There is so much amazing talent out there. There are a few who continue to have a strong influence on my photography career. In Paolo Roversi's work I like the marriage of graphic simplicity and sensitivity his images portray, an almost supernatural, ethereal beauty. I admire the elegant, almost abstract quality of Sarah Moon's images. I feel she gives a new view to the banal and the incidental.


I am very fascinated with the still-live work of Irving Penn. In particular I like the personal work he produced in his later years, for me the strength of it is the simplicity, wit and edginess. This work keeps inspiring me to keep exploring and to use simple materials. I am deeply touched by William Eggleston images, with the cinematic quality to the seemingly mundane subjects. I admire his determination and focus on ordinary people and their landscapes, structures, and other materials.

What camera do you most love to use?
It has to be the Hasselblad classic with a 80mm lens. I started my photography with this camera and I keep still using it today. You could say, it became like a natural extension of my arm (or eyes).
What is your favourite image from your current portfolio and why?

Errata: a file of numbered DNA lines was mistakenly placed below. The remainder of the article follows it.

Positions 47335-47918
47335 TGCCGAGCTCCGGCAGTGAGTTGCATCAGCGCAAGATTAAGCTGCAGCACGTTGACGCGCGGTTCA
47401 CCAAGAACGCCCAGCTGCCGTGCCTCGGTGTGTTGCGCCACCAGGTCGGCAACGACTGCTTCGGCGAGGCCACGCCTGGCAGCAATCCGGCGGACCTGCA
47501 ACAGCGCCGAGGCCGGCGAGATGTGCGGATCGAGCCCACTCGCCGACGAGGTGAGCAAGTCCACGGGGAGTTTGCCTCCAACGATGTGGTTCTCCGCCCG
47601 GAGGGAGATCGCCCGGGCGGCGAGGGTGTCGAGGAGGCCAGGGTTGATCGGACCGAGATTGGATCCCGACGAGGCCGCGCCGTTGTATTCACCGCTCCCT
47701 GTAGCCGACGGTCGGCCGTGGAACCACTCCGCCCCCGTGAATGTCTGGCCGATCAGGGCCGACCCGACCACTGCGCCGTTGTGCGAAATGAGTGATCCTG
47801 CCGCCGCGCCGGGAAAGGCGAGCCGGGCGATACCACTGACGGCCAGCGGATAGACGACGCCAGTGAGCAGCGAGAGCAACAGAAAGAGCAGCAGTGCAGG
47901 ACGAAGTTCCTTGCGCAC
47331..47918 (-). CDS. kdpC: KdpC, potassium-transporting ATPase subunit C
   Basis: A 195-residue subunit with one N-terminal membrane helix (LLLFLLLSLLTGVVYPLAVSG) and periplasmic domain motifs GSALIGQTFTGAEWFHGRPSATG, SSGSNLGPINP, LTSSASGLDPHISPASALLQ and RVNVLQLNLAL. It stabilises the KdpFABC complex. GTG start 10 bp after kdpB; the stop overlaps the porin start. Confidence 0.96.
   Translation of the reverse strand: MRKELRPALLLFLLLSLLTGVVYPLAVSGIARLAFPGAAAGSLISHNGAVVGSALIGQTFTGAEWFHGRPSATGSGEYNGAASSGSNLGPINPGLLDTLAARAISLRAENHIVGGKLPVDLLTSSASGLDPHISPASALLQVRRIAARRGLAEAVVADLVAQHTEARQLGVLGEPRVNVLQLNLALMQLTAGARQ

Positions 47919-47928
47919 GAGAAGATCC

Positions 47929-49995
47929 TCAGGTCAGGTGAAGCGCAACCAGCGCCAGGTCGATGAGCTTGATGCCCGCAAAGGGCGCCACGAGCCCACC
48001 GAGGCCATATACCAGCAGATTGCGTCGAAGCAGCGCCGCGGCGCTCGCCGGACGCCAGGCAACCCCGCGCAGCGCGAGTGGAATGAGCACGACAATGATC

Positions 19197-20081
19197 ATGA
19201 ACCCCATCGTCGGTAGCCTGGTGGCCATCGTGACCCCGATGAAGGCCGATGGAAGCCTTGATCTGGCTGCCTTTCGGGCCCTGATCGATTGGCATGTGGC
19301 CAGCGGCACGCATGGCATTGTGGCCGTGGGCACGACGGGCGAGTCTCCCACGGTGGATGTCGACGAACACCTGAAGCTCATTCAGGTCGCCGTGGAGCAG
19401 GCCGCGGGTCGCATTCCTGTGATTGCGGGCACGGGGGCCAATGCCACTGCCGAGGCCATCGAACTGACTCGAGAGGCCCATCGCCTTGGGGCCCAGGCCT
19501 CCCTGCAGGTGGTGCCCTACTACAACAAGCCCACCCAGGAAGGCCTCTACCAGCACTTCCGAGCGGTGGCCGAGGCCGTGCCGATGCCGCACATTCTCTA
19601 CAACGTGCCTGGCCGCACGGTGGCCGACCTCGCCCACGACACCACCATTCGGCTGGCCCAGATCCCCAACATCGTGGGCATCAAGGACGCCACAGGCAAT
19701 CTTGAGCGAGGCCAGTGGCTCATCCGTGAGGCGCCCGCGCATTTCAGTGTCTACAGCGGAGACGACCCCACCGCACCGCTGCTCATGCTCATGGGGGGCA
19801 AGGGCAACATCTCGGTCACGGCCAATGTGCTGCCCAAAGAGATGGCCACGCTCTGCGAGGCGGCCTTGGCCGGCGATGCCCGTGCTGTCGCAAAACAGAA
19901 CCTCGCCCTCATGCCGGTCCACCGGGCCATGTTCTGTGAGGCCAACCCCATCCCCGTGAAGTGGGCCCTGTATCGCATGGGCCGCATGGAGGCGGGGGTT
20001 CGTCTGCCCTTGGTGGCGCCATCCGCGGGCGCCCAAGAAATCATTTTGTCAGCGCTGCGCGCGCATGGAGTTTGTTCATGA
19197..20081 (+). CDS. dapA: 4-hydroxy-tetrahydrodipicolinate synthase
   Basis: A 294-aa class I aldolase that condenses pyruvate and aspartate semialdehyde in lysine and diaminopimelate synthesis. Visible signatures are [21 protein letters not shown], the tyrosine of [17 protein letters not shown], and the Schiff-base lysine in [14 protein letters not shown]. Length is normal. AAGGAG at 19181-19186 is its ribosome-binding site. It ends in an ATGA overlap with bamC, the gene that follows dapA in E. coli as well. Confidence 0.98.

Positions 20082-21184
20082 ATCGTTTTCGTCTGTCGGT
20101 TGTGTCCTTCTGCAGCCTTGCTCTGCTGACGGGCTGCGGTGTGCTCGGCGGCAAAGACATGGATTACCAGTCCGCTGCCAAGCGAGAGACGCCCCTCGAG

Difficult to say, it probably changes every week. One of my favorite images at the moment is on of my last series ‘Stripes and Dots’, the one with the mirror and orange dots. I liked playing with perspective, illusion and graphical elements. Within the still-life practice it is particularly the relationship between spaces and objects that awakens my curiosity.
What would you say is your most interesting trait?
My curiosity to explore new ideas never ceases, so I guess it is creativity, which I always love to apply to new photographic explorations. On a recent adventure I ended up transferring my personal secret garden project onto silk scarves. The diversity of image making and its outlets is something truly fascinating to me and keeps me both excited and inspired.
Can you tell us a bit about the recent project you did for Arles Photography Festival ?
Paris based Agency Havas invited me to contribute to their self initiated project ‘Marque-Page’ which pairs books with brands. It is a project close to the heart of the creative director Christophe Coffre. My 4 pairs are ‘Laws of Attraction’/ Disneyland, ‘Les Miserables’/ Lehman Brothers, ‘Gone with the Wind’/ Babyliss and ‘Life a User’s Manual’ /Ikea.


It was an absolute pleasure for me to execute the four images with complete creative freedom. And a good challenge because it was important to create a link between the brand and the content of each book's story.

Who is your favorite artist?
At the moment it is Yayoi Kusama, she is just such an amazing character full of strength and vulnerability at the same time. Her ability to create and open new universes for everyone is mesmerizing.
Finally what super power would you most like to possess ?!
So many to choose… but I would settle for flying. Seeing everything from a birds perspective seems like such a treat, let alone being able to skip rush hour…